Article - Office of College Advancement

Skulls come out for Ohlone display of Mexican culture

By Todd R. Brown, Staff writer.

Saturday, October 27, 2007—Reprinted from Inside Bay Area.

Fremont—Tiny skeletons play pool on a little table with skulls in place of billiard balls, while a mini-mirror on the wall reflects the frozen action in the tableaux, a scene that shows the departed as still full of life.

Nearby are sugar skulls with blue sequined eyes, some with pigtails attached to their craniums, and an orange-painted birdhouse that is about to go up on the wall.

"Birds are messengers of the gods," said Margaret Stainer, a fine arts professor at Ohlone College and director of its Louie Meager Art Gallery. "It's interesting, the Mexican color of death is orange."

A modest exhibit on the Day of the Dead opened Friday outside the gallery in the Smith Center lobby, and Stainer and a class of her students prepared the works for display earlier this week.

Stainer, who lives in Niles, said she plans to have pan de muerto, or bread of the dead, at the exhibit, which will be on display through Nov. 9. She noted that the bread is covered with pink-colored sugar but has no sugar in it.

Also, she said three of her previous students brought back "calaveras" or sugar skulls—each made in a distinctive folk art style—from their villages in Mexico during holiday breaks. They will be shown on an "ofrenda," an altarfor offerings to the dead.

"We do celebrate it at my house," said Maritza Silvas, 18, of Fremont, one of Stainer's students whose parents are from Mexico City. "Mostly it's a big family gathering. Sometimes we go to the cemetery (to visit) my grandparents and uncles. It's something like Halloween, mostly honoring our ancestors."

The Oakland Museum of California also is running a Day of the Dead exhibit through Dec. 2. Evelyn Orantes, cultural arts developer for the museum, said the Aztec and Mayan tradition originally took place in the summer for up to a month.

The Catholic church converted Central American Indians in part by grafting Christian holidays onto their ancient ones, she said, so the date was moved to coincide with All Saints Day on Nov. 1 and All Souls Day on Nov. 2.

"Where we grew up, it's slightly different," said Orantes, who was born in Guatemala. "The Mayan altars tend to look a bit different from the Oaxacan altars."

She also said Guatemalans celebrate the holiday by flying huge kites at cemeteries in order to send messages to the heavens.

"They're almost the size of a room," she said. "Some are 10 feet across."

Sean Nero, 18, of Fremont, a Stainer student who is studying graphic design at Ohlone, said he learned about the tradition of Dia de los Muertos at Castlemont High School in Oakland but had no hands-on experience with it until now.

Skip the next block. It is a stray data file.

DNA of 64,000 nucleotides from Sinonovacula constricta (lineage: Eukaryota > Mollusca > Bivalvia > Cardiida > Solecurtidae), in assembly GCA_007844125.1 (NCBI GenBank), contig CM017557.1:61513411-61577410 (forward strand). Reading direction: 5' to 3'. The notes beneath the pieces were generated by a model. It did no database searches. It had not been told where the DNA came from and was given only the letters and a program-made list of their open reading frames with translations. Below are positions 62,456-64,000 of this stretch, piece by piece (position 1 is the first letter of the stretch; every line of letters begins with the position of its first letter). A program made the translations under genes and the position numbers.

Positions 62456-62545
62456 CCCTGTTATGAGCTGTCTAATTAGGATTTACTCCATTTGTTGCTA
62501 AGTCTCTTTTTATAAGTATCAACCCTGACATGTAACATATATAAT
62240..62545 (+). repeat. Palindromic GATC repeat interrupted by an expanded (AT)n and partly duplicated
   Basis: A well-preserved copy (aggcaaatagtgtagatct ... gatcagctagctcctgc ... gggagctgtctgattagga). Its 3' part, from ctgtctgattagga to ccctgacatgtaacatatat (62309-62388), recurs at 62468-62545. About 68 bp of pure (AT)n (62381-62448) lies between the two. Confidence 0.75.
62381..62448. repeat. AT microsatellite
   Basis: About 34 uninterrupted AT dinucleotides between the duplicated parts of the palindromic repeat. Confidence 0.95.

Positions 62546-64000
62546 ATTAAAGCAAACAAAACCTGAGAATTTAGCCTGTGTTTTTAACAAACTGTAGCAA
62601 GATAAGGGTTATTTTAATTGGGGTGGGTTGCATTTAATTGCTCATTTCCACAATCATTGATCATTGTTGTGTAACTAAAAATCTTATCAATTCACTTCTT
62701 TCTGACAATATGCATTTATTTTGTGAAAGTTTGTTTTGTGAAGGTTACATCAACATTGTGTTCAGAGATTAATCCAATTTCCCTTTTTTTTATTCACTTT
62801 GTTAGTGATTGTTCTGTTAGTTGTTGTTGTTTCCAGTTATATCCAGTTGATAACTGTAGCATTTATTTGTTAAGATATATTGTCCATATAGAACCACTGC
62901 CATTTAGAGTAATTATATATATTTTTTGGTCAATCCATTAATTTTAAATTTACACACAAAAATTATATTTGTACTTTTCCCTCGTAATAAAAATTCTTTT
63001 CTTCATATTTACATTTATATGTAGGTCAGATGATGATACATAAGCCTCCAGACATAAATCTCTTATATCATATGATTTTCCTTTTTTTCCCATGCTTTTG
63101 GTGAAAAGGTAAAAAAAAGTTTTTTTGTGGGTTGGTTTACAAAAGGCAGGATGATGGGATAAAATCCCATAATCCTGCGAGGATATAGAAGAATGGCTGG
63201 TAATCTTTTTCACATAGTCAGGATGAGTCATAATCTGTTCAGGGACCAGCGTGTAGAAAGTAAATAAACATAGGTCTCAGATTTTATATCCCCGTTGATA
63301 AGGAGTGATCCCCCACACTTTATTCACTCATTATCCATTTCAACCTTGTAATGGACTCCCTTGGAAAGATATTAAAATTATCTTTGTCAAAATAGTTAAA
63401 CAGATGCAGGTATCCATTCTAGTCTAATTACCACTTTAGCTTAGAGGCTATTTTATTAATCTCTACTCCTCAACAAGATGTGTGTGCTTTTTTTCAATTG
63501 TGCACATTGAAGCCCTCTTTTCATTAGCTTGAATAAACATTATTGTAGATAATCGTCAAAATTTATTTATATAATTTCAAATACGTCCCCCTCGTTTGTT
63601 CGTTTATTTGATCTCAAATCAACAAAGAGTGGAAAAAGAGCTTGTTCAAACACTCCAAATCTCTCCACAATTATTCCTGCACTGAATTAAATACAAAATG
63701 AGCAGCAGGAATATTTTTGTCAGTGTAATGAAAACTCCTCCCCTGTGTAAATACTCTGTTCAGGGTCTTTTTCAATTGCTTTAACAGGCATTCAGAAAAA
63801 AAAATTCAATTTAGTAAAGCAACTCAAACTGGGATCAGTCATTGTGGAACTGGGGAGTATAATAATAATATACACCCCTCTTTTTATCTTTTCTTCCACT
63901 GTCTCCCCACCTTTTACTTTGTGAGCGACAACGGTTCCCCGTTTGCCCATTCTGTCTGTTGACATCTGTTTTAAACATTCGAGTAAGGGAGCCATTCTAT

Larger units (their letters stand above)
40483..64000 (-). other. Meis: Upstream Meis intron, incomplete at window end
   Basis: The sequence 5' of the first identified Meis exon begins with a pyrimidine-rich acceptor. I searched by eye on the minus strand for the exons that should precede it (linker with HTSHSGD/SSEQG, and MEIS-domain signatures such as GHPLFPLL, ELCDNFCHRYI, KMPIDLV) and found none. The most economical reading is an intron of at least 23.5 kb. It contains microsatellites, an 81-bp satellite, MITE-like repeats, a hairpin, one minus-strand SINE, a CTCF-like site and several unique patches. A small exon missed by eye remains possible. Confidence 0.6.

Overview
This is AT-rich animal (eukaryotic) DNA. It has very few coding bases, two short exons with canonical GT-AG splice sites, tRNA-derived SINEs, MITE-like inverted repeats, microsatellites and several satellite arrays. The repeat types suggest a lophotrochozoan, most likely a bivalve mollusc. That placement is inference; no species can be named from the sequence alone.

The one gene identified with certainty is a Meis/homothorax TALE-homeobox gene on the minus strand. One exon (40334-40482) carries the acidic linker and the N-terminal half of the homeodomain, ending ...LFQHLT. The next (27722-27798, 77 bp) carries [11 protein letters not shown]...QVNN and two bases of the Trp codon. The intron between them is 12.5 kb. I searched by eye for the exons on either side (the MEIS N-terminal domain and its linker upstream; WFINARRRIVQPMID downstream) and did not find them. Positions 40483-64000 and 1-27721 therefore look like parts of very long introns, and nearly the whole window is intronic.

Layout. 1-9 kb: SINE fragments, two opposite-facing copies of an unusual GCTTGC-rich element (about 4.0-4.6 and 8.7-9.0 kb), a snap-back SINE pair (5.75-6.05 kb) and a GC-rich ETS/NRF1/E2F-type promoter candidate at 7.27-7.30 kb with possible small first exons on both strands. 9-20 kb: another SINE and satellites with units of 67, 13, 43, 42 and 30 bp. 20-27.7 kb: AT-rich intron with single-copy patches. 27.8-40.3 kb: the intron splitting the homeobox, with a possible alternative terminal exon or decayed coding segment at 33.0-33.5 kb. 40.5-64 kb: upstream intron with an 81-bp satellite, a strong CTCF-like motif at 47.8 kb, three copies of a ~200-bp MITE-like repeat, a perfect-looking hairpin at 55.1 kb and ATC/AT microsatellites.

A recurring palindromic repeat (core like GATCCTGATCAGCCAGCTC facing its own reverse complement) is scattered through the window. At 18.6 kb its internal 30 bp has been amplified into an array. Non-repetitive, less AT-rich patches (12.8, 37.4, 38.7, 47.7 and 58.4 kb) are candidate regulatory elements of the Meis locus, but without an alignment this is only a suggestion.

"Usually in our society, they don't really embrace it, death," he said. "I like that there's a whole culture that embraces it, that isn't afraid of it and honors the whole family thing."

In particular, he said he likes the calaveras.

"They're pretty decorative, cool-looking," he said.

Virginia Slavescu, 53, of San Leandro is interning with the Ohlone gallery to eventually get a certificate to work in an art museum. She pitched in Wednesday with the preparation.

She said she admires how the Day of the Dead helps grieving friends and family "try to bring support (and) try to avoid sadness."

"It's a way of celebrating life instead of death," she said. "We have to make the best of it."

The Romanian native isn't entirely comfortable with reminders of mortality that go with the holiday, though, having lost her best friend to lymphoma in the mid-'90s and her mother to cancer shortly after.

"It's a lot of sadness you see under the glass," she said of one tableaux showing a family gathering. "The family, with the closeness of the ones which are inside, brings a lot of memories."

Stainer said she plans to honor the similar Chinese holiday of Ching Ming, or Grave-Sweeping Day, on April 5 and hopes to get Chicano students at Ohlone involved in putting on a dance performance for the next Day of the Dead exhibit.

"I like art by artists and art by people," Stainer said of the folkloric custom now embraced by professional and everyday artisans. "It's people making things out of love and tradition."

Staff writer Todd R. Brown covers Newark, Ohlone College and ethnic community issues. Reach him at 510-353-7004 or

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